Progress in the negotiations was slow due to continued significant differences among TPP countries in major areas such as agriculture and textiles. The United States and Vietnam remain at loggerheads over the basic rule of origin in the textile chapter because Vietnam is seeking an extremely lenient origin rule based on a simple cut and sew requirement. On the other hand, the U.S. government remained firm in its position of support for a yarn-forward arrangement, similar to origin rules negotiated under other U.S. free trade agreements, such as DR-CAFTA.
"Friend of the Industry" Awarded to Rep Larry Kissell
The technical textile industry has a hard-working, knowledgeable friend in Washington - Representative Larry Kissell has served the industry well during his time as Congressman from North Carolina's 8th district. USIFI recently conferred the "Friend of the Industry" to Mr. Kissell for his work as co-chair of the bipartisan Textile Caucus, his work on Berry Amendment issues, and his support for textile manufacturing and fair business practices.
Facts about U.S. Textile Industry
KEY FACTS ABOUT THE U.S. TEXTILE INDUSTRY (from NCTO, May 2012)
• The U.S. textile shipments totaled $53.3 billion in 2011.
• The U.S. textile industry is one of the largest manufacturing employers in the United States, the overall textile sector - from textile fibers to apparel - employed over 390,000 workers in 2011.
• Textile companies employed 238,000 workers.
• U.S. government statistics estimate that one textile job in this country supports three other jobs.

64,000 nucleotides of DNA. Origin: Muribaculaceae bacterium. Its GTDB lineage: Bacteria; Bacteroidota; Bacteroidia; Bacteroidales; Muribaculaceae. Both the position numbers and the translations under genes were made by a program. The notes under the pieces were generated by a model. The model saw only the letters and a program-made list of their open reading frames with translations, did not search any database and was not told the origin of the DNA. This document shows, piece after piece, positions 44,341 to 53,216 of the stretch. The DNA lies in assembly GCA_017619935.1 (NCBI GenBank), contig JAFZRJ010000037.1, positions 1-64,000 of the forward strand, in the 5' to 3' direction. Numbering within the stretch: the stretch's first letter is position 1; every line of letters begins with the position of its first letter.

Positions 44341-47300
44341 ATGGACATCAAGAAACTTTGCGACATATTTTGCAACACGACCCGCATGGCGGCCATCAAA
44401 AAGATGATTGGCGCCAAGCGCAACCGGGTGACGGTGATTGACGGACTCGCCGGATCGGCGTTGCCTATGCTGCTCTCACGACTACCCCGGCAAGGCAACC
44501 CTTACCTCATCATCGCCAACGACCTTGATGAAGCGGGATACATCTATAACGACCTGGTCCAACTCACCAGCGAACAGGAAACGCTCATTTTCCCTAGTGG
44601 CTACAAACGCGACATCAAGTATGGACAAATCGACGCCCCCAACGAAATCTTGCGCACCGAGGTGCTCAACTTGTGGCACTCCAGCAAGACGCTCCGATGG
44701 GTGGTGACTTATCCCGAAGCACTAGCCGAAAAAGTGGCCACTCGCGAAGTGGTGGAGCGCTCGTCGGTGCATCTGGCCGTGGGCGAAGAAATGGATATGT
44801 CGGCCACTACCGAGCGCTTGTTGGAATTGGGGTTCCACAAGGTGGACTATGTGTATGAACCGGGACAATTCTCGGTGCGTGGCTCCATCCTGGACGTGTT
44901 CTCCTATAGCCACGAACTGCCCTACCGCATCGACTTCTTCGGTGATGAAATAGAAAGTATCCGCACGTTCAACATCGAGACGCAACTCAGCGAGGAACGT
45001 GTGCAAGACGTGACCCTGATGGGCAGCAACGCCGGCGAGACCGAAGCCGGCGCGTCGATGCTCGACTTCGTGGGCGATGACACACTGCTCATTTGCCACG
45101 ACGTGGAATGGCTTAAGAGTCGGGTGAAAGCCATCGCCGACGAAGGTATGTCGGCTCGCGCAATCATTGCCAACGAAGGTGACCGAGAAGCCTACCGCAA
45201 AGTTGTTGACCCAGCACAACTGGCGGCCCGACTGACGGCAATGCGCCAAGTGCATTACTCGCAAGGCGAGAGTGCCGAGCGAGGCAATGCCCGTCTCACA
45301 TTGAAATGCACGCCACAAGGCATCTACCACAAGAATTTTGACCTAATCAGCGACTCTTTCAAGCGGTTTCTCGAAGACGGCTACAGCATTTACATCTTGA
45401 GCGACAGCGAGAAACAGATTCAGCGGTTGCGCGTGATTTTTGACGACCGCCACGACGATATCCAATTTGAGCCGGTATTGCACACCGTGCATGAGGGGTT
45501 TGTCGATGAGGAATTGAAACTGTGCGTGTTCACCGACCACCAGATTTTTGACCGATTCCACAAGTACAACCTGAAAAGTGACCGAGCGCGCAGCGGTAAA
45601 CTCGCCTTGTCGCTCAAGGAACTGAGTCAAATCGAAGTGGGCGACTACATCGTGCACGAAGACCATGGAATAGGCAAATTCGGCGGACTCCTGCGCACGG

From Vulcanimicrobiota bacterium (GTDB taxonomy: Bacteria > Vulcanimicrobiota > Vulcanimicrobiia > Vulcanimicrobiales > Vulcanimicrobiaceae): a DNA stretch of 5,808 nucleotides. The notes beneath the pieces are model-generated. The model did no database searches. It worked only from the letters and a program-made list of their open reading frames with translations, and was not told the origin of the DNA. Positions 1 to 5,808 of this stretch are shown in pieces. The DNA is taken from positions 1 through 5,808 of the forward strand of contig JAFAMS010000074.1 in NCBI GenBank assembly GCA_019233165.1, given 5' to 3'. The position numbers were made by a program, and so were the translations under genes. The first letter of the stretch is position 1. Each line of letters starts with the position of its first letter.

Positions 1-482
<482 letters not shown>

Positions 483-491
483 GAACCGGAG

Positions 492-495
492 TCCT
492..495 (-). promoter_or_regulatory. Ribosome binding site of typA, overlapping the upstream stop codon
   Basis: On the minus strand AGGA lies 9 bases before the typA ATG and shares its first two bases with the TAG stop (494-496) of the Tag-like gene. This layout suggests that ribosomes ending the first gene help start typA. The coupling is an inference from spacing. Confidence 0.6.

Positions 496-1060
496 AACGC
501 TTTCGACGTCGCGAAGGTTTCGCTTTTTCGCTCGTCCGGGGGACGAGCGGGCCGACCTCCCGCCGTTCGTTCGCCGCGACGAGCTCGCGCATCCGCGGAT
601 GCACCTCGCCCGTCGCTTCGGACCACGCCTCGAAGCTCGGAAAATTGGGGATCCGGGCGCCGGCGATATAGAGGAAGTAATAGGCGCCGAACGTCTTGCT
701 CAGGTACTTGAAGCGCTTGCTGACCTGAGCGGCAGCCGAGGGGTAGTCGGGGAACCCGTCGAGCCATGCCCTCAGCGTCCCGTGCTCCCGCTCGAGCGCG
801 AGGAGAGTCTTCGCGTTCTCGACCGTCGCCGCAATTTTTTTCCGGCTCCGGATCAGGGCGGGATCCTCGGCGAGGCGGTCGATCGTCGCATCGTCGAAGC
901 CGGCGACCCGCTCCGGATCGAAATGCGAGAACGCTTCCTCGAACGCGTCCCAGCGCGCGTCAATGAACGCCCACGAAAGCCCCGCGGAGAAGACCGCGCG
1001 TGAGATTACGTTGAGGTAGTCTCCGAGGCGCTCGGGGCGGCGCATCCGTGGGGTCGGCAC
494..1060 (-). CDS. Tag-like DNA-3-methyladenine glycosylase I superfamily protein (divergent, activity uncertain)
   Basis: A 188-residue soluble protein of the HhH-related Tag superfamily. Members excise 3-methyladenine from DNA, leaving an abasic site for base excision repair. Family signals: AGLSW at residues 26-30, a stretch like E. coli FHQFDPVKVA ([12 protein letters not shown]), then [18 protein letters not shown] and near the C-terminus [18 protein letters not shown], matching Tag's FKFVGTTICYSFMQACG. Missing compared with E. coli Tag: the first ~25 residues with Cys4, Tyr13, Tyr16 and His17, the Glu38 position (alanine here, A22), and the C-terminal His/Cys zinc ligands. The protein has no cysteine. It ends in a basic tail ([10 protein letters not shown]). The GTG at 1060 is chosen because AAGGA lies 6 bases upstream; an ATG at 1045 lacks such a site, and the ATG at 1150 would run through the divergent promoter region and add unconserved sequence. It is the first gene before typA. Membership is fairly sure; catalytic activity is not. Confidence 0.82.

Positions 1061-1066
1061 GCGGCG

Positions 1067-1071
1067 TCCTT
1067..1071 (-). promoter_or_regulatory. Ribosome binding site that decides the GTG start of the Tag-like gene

• The U.S. textile industry is the third largest exporter of textile products in the world. Exports in 2010 grew 13.4 percent to more than $17 billion in 2011. Total textile and apparel exports were a record $22.4 billion.
• Nearly two-thirds of U.S. textile exports during 2011 went to our Western Hemisphere free trade partners. The U.S. textile industry exported to more than 170 countries, with 22 countries buying more than $100 million a year.
• The U.S. textile industry supplies more than 8,000 different textile products per year to the U.S. military.
• The U.S. is the world leader in textile research and development, with private textile companies and universities developing new textile materials, constructions, product capabilities, and functions for textiles that go far beyond basic wearing apparel.
• The U.S. textile industry invested more than $16.5 billion in new plants and equipment from 2001 to 2010. And recently producers have opened new fiber, yarn and recycling facilities to convert textile waste to new textile uses and resins.
• The U.S. textile industry has increased productivity by 45 percent over the last 10 years, making textiles one of the top industries among all industrial sectors in productivity increases.
• In 2011, textile workers on average earned 151% more than clothing store workers ($575 per week vs. $229) and received health care and pension benefits.
Berry Amendment change benefits U.S. textile industry
Two-and-a-half-year mission in Washington D.C. ends in victory for military tent makers/supply chain
(Roseville, MN – January16, 2012) At a time when President Obama and his administration are on a new mission to repatriate American manufacturing jobs, the U.S. Industrial Fabrics Institute (USIFI) recently scored a victory for the textile industry.
USIFI is the manufacturing segment of the Industrial Fabrics Association International (IFAI), and has a long track record of fighting policy decisions that kill American manufacturing jobs--semper vigilans.
This mission began two-and-a-half years ago when a surprise reinterpretation of the Berry Amendment was announced by the Defense Logistics Agency (DLA) saying that military tents could be constructed with components made offshore. That subtle interpretive phrasing would curtail American companies, and was contrary to the spirit of the Berry Amendment, (USC, Title 10, Section 2533a), a law which requires the Department of Defense to give preference in procurement to domestically produced, manufactured, or home grown products. Congress originally passed domestic source restrictions as part of the 1941 Fifth Supplemental DoD Appropriations Act in order to guarantee a domestic source for products needed during war.